Breaking the 8

BY: Caroline Boateng
Breaking the 8
Breaking the 8

Eight is a complex number in shape. It is well rounded at both ends, and on both sides. Breaking the figure eight, for me, is a difficult endeavour.

I believe it cannot be broken unless it is destroyed, then it is no longer the figure eight.

At best it becomes two separate circles, or even two zeros! But Breaking the eight is the mantra of one of the main political parties in Ghana. It is its rallying campaign mantra for Election 2024.

By Breaking the eight, the New Patriotic Party (NPP) believes it is going to end the cycle or pattern of Ghanaians voting out political parties after they have served for two, four-year tenures, that is, eight years.

Consistently, great Ghanaians, who are long-suffering but intolerant of politicians and their parties who take them for granted, boot them out after eight years, when they least expect it.

Believing in their self-worth and achievements, the politicians and parties virtually shove themselves and what they believe they have achieved in the faces of Ghanaians.

They fail to realise that no KVIP inaugurated by them is conjured from heaven “freely” for the people!

They forget that it is the collection of taxes, tolls and levies that enables them to even have the clout to negotiate for more resources from donors, which also positions them above all others to inaugurate toilets!


Breaking the Eight came up after the 2020 elections and the NPP’s victory, lending credence to what some experts term, the “perpetual electioneering cycle of our politics”; thus, no sooner had the party won the election, than the campaign propaganda of the 2024 elections began, four clear years away.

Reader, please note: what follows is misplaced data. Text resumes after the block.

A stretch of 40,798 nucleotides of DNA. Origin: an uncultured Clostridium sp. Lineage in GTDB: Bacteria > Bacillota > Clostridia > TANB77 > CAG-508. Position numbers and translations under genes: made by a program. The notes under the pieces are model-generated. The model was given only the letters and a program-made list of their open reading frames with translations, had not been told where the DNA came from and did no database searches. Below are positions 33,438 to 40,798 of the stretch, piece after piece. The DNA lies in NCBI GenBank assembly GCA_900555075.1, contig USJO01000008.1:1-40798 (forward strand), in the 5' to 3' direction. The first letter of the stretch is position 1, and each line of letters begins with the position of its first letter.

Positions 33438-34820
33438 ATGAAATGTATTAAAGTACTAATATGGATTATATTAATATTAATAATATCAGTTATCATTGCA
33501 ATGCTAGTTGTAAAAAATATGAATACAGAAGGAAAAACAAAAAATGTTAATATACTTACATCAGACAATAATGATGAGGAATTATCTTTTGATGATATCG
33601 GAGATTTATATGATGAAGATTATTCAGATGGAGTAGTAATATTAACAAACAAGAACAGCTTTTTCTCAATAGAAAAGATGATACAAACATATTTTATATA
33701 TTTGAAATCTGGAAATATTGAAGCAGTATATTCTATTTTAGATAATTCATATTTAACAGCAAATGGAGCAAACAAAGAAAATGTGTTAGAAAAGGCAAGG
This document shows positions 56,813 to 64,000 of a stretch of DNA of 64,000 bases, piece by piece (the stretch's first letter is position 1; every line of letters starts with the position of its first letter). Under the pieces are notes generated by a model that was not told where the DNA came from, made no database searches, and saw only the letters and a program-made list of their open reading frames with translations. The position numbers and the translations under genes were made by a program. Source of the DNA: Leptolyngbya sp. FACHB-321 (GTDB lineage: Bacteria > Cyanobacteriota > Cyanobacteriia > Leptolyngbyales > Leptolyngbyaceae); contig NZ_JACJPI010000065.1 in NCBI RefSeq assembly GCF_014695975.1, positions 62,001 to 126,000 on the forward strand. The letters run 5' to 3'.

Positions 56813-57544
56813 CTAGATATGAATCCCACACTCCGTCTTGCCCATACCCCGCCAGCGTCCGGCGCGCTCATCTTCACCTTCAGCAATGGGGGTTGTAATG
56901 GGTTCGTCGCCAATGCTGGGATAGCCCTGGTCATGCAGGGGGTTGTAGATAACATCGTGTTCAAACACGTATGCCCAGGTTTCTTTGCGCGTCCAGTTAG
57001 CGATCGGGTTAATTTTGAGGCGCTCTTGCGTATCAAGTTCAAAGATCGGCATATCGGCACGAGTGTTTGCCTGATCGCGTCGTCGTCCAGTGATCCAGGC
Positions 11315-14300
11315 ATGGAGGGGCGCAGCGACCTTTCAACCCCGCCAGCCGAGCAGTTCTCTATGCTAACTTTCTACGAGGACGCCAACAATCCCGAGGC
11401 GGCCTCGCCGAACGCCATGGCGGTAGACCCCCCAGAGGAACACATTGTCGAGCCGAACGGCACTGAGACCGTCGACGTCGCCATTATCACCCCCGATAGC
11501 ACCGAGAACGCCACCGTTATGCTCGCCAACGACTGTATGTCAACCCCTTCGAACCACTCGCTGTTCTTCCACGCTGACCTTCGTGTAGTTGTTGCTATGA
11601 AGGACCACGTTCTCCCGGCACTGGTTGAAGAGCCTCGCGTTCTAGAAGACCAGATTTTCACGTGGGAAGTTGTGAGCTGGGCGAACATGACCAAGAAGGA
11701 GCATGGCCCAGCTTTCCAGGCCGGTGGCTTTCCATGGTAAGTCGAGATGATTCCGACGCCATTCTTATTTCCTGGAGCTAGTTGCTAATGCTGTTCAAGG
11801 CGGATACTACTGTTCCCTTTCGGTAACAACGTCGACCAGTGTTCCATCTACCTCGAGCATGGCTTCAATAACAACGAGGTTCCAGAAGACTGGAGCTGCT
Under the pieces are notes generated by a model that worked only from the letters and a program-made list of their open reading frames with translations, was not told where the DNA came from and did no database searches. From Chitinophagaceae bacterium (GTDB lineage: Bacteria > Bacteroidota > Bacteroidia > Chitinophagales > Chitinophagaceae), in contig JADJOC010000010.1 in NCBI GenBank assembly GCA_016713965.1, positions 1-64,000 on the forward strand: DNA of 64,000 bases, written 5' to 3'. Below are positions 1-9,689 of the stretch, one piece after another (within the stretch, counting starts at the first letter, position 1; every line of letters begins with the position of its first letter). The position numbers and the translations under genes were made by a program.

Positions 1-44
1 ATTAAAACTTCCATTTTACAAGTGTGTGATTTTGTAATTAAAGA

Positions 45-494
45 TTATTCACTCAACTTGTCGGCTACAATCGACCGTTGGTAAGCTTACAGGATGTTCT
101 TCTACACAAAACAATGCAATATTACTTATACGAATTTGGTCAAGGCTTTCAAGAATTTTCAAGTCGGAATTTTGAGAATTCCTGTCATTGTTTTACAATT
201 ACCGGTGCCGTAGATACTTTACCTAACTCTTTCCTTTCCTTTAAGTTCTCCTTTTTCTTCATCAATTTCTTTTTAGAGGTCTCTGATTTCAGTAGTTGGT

So when does the party in power find time to really concentrate on governing?

Now, the NPP wants to attempt this feat, and break the jinx!

I am not a political pundit, and often my ire is eked particularly when politicians are at their preposterous best in their sayings or actions. That is when I pay attention to them, and I write.

Breaking the Eight featured prominently at the just ended Delegates Conference of the NPP over the weekend. For most, the goal was to elect executive to lead the party to Break the eight.

But I am wondering, how politicians, particularly, those in the governing party, still want to govern when they have admitted a bad economy and have gone to the IMF for a bailout?

Also, why are politicians in opposition, particularly in the National Democratic Congress (NDC) clamouring to lead a broke country?

Are politicians seeing what the generality are not seeing?

I wish the NPP well in their endeavours to Break the eight, which could be a herculean task, because Ghanaians and their sympathisers have lost faith in their governance (Afrobarometer Round 9).

Corruption and the scandals (including the alleged partitioning off of some state lands “forever” to beneficiaries by public officials; and the sore management of the economy resulting in the return to the IMF and the difficult economic times are all signs of the enormity of the challenge in Breaking the eight.

Already, most citizens are tired of the twin excuses of COVID-19 and the Russian/Ukraine war by the government and its assigns to justify difficulties, which are at the heels of the banking sector clean-up, costing us about GH¢23 billion and leaving us with no thriving indigenous banks.

Recently, an economist said on a local FM station that it was not the difficulties that defined the economic situation, as each country had different dynamics, but it was the type of leadership navigating people through the difficulties.

That leadership has not really been shown.

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